Already we are up to exchange number 5 out of 11. We are now in Natalie and Gary’s house (daughter and son-in-law) in Runcorn, Cheshire while they are in our place in Spain having a holiday. We’ve had some lovely pictures of the boys enjoying themselves. Look forward to seeing many more.
I have to admit I am seriously missing the Spanish sunshine. We’ve currently been here 42 days and had 4 nice ones. Less than 10%. I do hope it cheers up a bit soon.
Just before I move on, though, to Runcorn things, I realise I never posted the pictures I took of Wymondham (pronounced Windam) which was the local small town when we were in Norfolk. It’s a lovely, old village with a lot of history. There’s a very nice lady there, a quilter, called Georgette who does walks and talks around the town on the first Wednesday and Friday of the month. I had taken some pictures but we intended to do her walk so I didn’t post them. I wanted to post them with the information I got from the walk. Sadly, we never got to do it. I wanted to do the one on the Friday, but put my back out on Thursday, so couldn’t move on the Friday, never mind walk!
So, here are some belated shots of Wymondham:
The Information centre. This building is the market cross. The original was destroyed by a great fire that happened in 1615 and this was built in its place between 1617 and 1618. It was built stilted to protect valuable documents from both floods and vermin. There is a story that says that live rats were nailed to the side of the building by their tails to act as a deterrent. The practise was stopped when a child was bitten and died of blood poisoning as a result.
The 900 year old abbey
The 14th century Green Dragon where we had a Sunday lunch.
Two medieval houses.
And a very small house!!
So those are the last pictures from Norfolk. Now on to Runcorn…
First trip here was to Quarry Bank. All the years I lived in this area, I never managed to visit there. Always the way, isn’t it? If it’s on your doorstep you don’t do it. And all the miles of cotton fabric and thread I’ve used in my life I never knew how it was made. Obviously I knew the basics but to see it being done and to learn of the sheer hard labour – and danger – that people (including children) went through in the past to produce it was quite humbling.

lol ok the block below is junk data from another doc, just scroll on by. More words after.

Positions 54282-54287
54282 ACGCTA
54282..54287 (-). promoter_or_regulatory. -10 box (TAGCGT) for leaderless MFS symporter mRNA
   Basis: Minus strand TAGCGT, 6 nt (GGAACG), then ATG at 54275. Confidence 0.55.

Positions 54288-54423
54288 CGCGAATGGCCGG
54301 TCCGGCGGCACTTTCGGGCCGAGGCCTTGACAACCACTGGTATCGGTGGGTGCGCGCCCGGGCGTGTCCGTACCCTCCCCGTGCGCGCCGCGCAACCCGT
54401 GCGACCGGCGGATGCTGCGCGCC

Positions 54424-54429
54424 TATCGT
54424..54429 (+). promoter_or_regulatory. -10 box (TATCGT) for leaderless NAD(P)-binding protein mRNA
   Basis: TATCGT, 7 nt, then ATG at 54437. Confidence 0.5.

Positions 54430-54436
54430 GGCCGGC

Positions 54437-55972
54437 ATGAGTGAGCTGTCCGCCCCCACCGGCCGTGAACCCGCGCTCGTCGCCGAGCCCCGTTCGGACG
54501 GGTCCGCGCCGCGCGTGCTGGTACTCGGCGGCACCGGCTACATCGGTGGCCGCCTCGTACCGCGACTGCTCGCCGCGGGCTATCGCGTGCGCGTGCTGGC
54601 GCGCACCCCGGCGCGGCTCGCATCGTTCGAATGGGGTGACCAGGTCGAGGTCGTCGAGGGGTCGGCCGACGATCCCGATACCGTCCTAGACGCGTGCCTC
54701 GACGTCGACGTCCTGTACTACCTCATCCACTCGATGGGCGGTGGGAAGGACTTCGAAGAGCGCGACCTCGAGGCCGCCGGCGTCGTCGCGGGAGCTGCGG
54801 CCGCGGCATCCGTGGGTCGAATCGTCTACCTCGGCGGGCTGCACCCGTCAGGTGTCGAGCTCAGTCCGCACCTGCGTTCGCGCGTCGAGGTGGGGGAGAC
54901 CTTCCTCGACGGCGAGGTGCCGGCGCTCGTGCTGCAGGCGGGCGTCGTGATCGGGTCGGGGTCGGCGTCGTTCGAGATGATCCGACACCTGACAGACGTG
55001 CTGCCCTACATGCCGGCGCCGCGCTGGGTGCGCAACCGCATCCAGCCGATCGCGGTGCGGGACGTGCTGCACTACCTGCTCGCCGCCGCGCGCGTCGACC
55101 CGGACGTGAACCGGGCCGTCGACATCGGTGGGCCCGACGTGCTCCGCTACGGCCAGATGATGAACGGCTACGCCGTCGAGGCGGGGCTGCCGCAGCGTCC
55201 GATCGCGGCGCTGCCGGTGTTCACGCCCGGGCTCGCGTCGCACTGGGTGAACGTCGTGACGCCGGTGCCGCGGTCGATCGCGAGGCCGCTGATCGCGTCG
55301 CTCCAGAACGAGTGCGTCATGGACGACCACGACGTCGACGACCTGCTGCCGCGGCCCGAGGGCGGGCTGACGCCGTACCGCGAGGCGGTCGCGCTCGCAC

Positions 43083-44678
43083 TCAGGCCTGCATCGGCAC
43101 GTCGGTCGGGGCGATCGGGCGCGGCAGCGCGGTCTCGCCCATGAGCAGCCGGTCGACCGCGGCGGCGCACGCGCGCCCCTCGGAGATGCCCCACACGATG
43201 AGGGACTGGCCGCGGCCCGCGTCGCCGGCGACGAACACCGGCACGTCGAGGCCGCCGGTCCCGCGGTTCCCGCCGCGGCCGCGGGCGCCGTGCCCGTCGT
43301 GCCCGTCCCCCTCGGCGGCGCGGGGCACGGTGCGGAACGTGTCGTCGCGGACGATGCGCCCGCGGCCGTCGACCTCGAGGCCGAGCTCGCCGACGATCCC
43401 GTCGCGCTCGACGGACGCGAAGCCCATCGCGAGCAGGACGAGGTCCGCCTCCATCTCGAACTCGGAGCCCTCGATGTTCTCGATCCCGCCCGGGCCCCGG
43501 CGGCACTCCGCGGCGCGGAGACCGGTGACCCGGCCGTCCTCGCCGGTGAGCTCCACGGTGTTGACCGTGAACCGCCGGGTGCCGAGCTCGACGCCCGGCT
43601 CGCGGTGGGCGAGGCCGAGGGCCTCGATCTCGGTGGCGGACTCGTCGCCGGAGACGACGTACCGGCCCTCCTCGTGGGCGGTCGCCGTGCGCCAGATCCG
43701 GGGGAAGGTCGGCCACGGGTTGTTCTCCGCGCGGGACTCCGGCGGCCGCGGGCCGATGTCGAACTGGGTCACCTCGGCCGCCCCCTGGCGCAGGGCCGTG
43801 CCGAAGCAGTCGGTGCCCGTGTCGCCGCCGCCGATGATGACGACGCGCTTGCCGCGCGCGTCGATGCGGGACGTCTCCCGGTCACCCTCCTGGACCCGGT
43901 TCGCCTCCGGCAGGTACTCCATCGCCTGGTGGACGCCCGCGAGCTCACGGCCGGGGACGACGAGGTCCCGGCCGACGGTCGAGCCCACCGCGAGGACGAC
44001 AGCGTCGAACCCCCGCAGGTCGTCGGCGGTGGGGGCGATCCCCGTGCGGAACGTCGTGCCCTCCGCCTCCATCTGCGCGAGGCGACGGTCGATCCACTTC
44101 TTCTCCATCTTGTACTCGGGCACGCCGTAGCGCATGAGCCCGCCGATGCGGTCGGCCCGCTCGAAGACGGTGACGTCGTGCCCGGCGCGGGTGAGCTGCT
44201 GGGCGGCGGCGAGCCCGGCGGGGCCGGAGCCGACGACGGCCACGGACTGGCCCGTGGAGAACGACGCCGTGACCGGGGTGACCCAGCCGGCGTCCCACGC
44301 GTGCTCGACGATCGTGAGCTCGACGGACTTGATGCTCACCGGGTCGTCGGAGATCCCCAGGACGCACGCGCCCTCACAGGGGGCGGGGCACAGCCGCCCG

A picture of the mill building itself. It’s not terribly clear, but it’s the only one I got:
We saw different methods of spinning from the very basic single home spinner where 8 hours of spinning produced only enough thread for 1 hour of weaving, to the Spinning Jenny (below), which heralded the start of the industrial revolution, to the huge ring and mule spinners that spun hundreds of threads at once. We saw all of these in action. Fascinating – especially to someone who loves working with cotton cloth and thread as much as I do.
The picture below shows 580 warp threads going to one of the engine-driven looms.
An old hand-weaving loom. It doesn’t actually look much different to the ones I’ve seen for sale today.
Some interesting facts about cotton and its production:
- Because wool had been the staple cloth of England, cotton was seen as an intruder that was taking business away from the wool traders. Women were actually attacked in the streets if they were seen wearing it.
- For some of the simple repetitive jobs done in the home, children as young as 4 were considered old enough to work at them.
- Children as young as 9 years old were used as ‘scavengers’, ducking under the working mule spinners to remove fluff and lint from the floor that may cause a fire if left. They had to get in and out quickly so as not to get caught in the machinery as it moved back. Quite a few were maimed or killed in the process!
If you haven’t been and get a chance to go, do. The guides and demonstrators are very knowledgeable. There are also gardens there to look around but as it was tippling down, we gave that part a miss!
And just as a parting shot – the Cromptons managed to get a mention again…